Burrows House (1825)

Saturday, June 24th, 2017 Posted in Federal Style, Houses, Mystic, Stonington | No Comments »

The Burrows House at Mystic Seaport, built between 1805 and 1825, was originally erected on Water Street, on the Groton side of the Mystic River. In the 1860s and 1870s, it was the home of Seth and Jane Burrows. By that time the house had been raised above a new story in which Seth Winthrop Burrows sold groceries. The house was dismantled in 1953 to make way for a bank and then reassembled at Mystic Seaport. Read the rest of this entry »

Abner Kirtland House (1767)

Monday, May 8th, 2017 Posted in Colonial, Deep River, Houses | No Comments »

The house at 19 Union Street in Deep River was built c. 1767 by Lieut. Abner Kirtland (1745-1834). He was the son of Capt. Philip Kirtland (1693-1764), one of the first settlers of what would become Deep River. Abner Kirtland served in the Revolutionary War, being commissioned 1st Lt. in Col. William Worthington’s Regiment of the 7th Conn. Militia in 1780.

John McKinstry House (1730)

Thursday, December 8th, 2016 Posted in Colonial, Ellington, Houses | No Comments »

John McKinstry House

Rev. John McKinstry (1677-1754) was the first minister of Ellington’s Congregational Church. His house, most likely the oldest in Ellington, was built in 1730 and was moved to its present address at 85 Maple Street in 1815 from north of where the Hall Memorial Library was later built.

The Old Manse, Willington (1728)

Friday, December 2nd, 2016 Posted in Colonial, Houses, Willington | No Comments »

The Old Manse

The house at 4 Jared Sparks Road in Willington, built before 1739 (a twentieth-century owner determined a date of 1728), has been designated as the town’s oldest house. It may have been built by John Watson, one of the town’s original proprietors who owned the property in 1727. It later served as the Congregational Church parsonage until 1911.

Rev. Samuel Clark House (1759)

Tuesday, November 8th, 2016 Posted in Berlin, Colonial, Houses | No Comments »

Rev. Samuel Clark House

Reverend Samuel Clark (1729-1778), a Princeton graduate, was ordained in the Kensington Congregational Church in Berlin 1756 and then served as its minister until his death twenty-two years later. He built the grand house at 67 Burnham Street, one of the earliest brick residences in Connecticut, in 1759, but did not marry until 1766, when he wed Jerusha White. The latter part of his pastorate was contentious and the congregation split into separate societies in 1772. In 1773, Rev. Clark entered into a financially unsuccessful partnership, ending in a quarrel, with merchant Jonathan Hart. At the time of his death the Revolutionary War was underway and Rev. Clark was facing dismissal from his pastorate for suspected Tory sympathies. His house was next occupied by Rev. Benoni Upson, who succeeded him as minister. The Upson family lived in the house into the twentieth century. The house has a white-painted twentieth-century addition to the left of its front facade.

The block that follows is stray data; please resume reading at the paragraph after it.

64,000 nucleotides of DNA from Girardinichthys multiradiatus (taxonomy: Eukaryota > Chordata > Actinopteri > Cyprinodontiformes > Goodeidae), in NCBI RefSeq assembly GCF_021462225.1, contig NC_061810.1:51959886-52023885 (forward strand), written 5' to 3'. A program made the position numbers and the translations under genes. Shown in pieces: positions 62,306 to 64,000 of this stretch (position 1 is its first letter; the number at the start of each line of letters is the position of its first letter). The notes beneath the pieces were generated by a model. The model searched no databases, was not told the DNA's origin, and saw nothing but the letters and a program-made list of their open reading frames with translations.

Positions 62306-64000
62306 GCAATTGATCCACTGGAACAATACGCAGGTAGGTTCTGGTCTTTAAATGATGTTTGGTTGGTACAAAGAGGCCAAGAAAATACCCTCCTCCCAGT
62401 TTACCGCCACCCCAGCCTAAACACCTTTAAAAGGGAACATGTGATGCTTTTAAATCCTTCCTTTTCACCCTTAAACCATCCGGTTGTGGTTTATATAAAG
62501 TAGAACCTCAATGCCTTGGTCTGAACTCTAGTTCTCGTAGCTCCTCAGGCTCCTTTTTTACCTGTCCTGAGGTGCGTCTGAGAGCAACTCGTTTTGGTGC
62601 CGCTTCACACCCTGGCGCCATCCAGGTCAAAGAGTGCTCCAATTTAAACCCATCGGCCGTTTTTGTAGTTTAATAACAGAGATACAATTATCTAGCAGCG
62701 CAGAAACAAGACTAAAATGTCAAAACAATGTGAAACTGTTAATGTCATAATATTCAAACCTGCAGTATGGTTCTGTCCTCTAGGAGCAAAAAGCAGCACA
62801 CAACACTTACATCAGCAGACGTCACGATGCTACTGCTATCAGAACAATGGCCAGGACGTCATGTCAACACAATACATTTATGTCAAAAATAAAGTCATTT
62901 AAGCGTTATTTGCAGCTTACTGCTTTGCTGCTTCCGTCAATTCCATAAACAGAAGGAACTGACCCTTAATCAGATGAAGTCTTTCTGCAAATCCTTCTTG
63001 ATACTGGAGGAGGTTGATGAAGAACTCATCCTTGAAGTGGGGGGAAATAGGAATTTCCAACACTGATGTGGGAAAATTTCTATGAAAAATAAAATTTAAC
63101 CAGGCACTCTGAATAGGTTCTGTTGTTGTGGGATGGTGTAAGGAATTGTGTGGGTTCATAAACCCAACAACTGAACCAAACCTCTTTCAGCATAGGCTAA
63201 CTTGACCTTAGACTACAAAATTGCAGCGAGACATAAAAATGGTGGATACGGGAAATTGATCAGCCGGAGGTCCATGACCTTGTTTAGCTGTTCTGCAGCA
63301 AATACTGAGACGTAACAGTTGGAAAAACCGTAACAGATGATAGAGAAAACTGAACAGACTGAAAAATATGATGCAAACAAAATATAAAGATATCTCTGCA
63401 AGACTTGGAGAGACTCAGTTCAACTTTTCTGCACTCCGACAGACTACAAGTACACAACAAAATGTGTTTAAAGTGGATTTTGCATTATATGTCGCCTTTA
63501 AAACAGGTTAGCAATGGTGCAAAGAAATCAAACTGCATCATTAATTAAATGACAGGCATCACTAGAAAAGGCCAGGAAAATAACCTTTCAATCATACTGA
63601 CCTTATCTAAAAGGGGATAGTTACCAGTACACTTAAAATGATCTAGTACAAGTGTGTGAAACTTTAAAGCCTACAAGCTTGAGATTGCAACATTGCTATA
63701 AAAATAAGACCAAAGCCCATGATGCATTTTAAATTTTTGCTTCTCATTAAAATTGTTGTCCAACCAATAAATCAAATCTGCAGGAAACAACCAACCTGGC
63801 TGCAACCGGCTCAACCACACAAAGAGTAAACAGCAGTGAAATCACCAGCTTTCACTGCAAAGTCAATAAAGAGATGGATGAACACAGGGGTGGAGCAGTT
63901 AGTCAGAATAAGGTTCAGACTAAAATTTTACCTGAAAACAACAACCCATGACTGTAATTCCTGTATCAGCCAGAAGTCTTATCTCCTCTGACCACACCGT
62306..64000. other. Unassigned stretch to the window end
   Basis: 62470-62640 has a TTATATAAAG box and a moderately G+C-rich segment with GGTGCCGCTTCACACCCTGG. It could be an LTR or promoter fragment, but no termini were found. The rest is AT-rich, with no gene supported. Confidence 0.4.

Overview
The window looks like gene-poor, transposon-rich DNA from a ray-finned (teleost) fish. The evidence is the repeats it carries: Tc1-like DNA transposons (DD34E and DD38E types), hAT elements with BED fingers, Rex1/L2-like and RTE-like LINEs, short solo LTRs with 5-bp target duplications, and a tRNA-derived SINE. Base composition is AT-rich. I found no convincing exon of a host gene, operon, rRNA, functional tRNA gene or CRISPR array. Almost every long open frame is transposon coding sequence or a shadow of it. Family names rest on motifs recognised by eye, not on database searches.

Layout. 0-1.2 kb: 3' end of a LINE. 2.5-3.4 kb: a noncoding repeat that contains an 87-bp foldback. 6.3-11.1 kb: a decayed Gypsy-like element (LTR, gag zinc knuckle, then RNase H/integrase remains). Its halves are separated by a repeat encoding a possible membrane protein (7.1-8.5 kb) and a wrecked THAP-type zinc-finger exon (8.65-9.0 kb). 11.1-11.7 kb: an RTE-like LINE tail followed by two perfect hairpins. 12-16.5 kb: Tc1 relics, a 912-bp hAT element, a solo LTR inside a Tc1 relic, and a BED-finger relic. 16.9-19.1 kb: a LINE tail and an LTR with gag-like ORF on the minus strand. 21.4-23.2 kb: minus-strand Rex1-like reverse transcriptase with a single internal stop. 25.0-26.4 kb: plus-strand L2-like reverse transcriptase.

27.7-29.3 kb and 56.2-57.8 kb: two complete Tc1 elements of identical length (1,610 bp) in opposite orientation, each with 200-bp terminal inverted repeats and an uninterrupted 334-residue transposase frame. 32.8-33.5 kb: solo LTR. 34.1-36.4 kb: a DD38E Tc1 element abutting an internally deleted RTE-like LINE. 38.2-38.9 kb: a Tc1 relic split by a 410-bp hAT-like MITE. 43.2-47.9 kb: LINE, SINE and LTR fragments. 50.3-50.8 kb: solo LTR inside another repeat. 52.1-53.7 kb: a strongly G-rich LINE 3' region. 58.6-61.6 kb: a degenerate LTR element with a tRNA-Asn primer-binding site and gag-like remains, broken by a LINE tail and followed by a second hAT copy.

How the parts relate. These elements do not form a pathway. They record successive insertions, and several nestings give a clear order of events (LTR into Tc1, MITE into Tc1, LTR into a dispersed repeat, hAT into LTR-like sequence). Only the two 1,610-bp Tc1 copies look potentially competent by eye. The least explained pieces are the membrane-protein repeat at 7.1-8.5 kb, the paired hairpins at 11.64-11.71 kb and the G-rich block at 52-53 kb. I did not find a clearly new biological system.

Youngs-Rowley-Curtice House (1770)

Friday, November 4th, 2016 Posted in Colonial, Hebron, Houses | No Comments »

650-gilead-street

The house at 650 Gilead Street in the Gilead section of Hebron was erected c. 1770-1771 (possible dates range from 1740 to 1780) by a member of the Youngs-Curtice family or possibly Abijah Rowley, who in 1768 was sold part of the Youngs property by his sister-in-law, Elizabeth Curtice Youngs, widow of Ephraim Youngs, Jr. In 1782 Abijah‚Äôs widow, Hannah Curtice, sold the property to her brother, John Curtice. In 1812 he sold it to Rev. Nathan Gillett, who raised the roof to add rooms to the third floor. Rev. Gillett was minister of the Gilead Congregational Church from 1799 to 1824. His successor, Rev. Charles Nichols (minister from 1825 to 1856), then lived in the house and added rooms to the rear. The house was later owned by Ralph T. “Tracy” Hutchinson, who served as Gilead postmaster from 1859 to 1905.

One of the house’s parlors, featuring elaborately carved wood paneling, overhead beams and a corner cupboard, were sold to Yale University in 1930 and removed by architect and architectural historian J. Frederick Kelly. Curators planned to install the room in the Old Yale Art Gallery Building, but the Great Depression prevented the work being undertaken. The woodwork remained in storage until conservation efforts began in 2009. The room has been on view since 2012 at the newly renovated Yale University Art Gallery.

Robert Bull House (1700)

Wednesday, August 31st, 2016 Posted in Colonial, Houses, Old Saybrook | No Comments »

55 North Cove Robert Bull c 1700

Located at 55 North Cove Road in Old Saybrook is the Robert Bull House, built c. 1700. Also known as “the House on the Bend,” it is the oldest house in the North Cove Historic District. It was probably remodeled and enlarged around 1740, as that is when the earliest gambrel roofs began to appear. After 1851 the house was the residence of David Phelps, a successful fisherman who made a living from the eels and clams found in the neighboring harbor.